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Eighth Crusade

The Eighth Crusade was a crusade launched by Louis IX of France in 1270. The Eighth Crusade is sometimes counted as the Seventh, if the Fifth and Sixth Crusades of Frederick II are counted as a single crusade. The Ninth Crusade is sometimes also counted as part of the Eighth.

Louis was disturbed by events in Syria, where the Mamluk sultan Baibars had been attacking the remnant of the Crusader states. By 1265 Baibars had captured Nazareth, Haifa, Toron, and Arsuf. Hugh III of Cyprus, nominal king of Jerusalem, landed in Acre to defend that city, while Baibars marched as far north as Armenia, which was at that time under Mongol control.

These events led to Louis' call for a new crusade in 1267, although there was little support this time; Jean de Joinville, the chronicler who accompanied Louis on the Seventh Crusade, refused to go. Louis was soon convinced by his brother Charles of Anjou to attack Tunis first, which would give them a strong base for attacking Egypt, the focus of Louis' previous crusade as well as the Fifth Crusade before him, both of which had been defeated there. Charles, as King of Naples, also had his own interests in this area of the Mediterranean. The sultan of Tunis also had connections with Christian Spain and was considered a good candidate for conversion. In 1270 Ludwid sailed from Cagliari in Sicily and landed on the African coast in July, a very unfavourable season for landing. Much of the army became sick due to poor drinking water, and on August 25 Louis himself died, one day after the arrival of Charles. Charles proclaimed Louis' son Philip III the new king, but due to his youth Charles became the actual leader of the crusade.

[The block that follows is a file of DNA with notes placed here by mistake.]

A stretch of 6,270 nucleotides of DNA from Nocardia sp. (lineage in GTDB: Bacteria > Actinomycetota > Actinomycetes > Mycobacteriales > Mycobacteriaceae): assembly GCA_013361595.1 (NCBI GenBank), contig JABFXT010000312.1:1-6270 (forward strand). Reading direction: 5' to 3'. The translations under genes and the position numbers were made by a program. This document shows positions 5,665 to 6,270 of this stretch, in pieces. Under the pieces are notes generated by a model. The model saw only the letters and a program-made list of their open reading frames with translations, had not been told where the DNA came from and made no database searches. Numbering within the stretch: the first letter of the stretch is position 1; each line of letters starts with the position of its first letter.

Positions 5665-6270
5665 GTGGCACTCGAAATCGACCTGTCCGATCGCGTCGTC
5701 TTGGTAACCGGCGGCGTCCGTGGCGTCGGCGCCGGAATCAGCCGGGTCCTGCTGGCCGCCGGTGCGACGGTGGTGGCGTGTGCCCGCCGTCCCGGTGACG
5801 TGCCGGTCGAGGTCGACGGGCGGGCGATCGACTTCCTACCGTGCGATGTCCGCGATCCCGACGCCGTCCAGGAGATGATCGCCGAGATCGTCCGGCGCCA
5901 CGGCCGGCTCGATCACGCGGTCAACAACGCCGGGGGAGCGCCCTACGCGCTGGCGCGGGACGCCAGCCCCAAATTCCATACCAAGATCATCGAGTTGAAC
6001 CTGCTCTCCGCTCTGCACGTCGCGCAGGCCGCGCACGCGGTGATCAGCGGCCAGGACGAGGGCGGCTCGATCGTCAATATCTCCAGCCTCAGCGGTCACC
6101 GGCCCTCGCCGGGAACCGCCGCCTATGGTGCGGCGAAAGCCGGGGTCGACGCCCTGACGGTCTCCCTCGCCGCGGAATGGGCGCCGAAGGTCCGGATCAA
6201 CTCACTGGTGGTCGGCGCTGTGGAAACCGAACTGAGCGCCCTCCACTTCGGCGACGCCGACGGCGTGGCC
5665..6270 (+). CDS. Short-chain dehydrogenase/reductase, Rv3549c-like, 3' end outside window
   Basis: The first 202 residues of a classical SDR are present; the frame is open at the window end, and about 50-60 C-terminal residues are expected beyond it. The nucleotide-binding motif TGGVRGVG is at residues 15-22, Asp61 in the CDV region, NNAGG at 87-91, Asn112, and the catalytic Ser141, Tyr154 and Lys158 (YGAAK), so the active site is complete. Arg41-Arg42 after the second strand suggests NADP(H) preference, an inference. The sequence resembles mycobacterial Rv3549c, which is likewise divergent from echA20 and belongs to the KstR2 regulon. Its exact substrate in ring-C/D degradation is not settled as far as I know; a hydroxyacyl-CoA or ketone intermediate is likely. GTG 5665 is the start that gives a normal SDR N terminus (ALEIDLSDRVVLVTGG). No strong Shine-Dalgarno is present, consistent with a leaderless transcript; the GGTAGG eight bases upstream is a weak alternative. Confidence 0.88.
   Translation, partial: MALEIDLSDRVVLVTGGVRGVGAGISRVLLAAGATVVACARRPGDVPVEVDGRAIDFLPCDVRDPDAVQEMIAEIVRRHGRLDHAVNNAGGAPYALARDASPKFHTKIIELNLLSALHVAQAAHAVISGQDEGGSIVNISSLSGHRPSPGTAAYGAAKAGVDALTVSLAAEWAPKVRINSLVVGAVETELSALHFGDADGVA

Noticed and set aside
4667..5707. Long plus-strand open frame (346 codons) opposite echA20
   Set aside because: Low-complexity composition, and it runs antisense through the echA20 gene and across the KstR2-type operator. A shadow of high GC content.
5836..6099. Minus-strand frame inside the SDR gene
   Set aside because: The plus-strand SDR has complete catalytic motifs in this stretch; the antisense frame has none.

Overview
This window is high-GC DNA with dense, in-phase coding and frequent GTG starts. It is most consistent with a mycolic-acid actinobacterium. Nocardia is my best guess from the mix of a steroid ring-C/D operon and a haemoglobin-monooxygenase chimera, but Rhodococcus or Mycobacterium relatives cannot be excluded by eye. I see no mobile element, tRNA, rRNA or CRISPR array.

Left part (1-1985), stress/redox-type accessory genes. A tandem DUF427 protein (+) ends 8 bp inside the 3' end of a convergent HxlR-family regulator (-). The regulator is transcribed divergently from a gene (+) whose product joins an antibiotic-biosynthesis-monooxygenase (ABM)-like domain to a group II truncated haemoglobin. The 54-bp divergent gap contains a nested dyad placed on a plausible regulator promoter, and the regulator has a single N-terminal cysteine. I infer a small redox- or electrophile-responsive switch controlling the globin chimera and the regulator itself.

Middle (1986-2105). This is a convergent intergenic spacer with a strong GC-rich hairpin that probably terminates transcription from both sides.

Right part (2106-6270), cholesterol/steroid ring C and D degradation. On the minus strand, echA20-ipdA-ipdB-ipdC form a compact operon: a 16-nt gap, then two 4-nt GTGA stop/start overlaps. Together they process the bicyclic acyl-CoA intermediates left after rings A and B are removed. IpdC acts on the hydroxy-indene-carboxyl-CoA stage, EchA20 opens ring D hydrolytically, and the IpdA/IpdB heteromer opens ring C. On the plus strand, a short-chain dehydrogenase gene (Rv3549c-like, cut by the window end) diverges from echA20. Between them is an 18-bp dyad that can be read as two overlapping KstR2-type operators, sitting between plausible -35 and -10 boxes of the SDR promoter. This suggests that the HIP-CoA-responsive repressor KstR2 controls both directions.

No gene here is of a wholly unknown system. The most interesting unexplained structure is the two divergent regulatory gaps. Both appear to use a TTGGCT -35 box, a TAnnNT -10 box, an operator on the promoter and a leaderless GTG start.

Due to further diseases the siege of Tunis was abandoned on October 30 by an agreement with the sultan. In this agreement the Christians gained free trade with Tunis, and residence for monks and priests in the city was guaranteed, so the crusade could be regarded as a partial success. Charles now allied himself with Prince Edward of England, who had arrived in the meantime. When Charles called off the attack on Tunis, Edward continued on to Acre, the last crusader outpost in Syria. His time spent there is often called the Ninth Crusade.

Last updated: 08-02-2005 01:10:23
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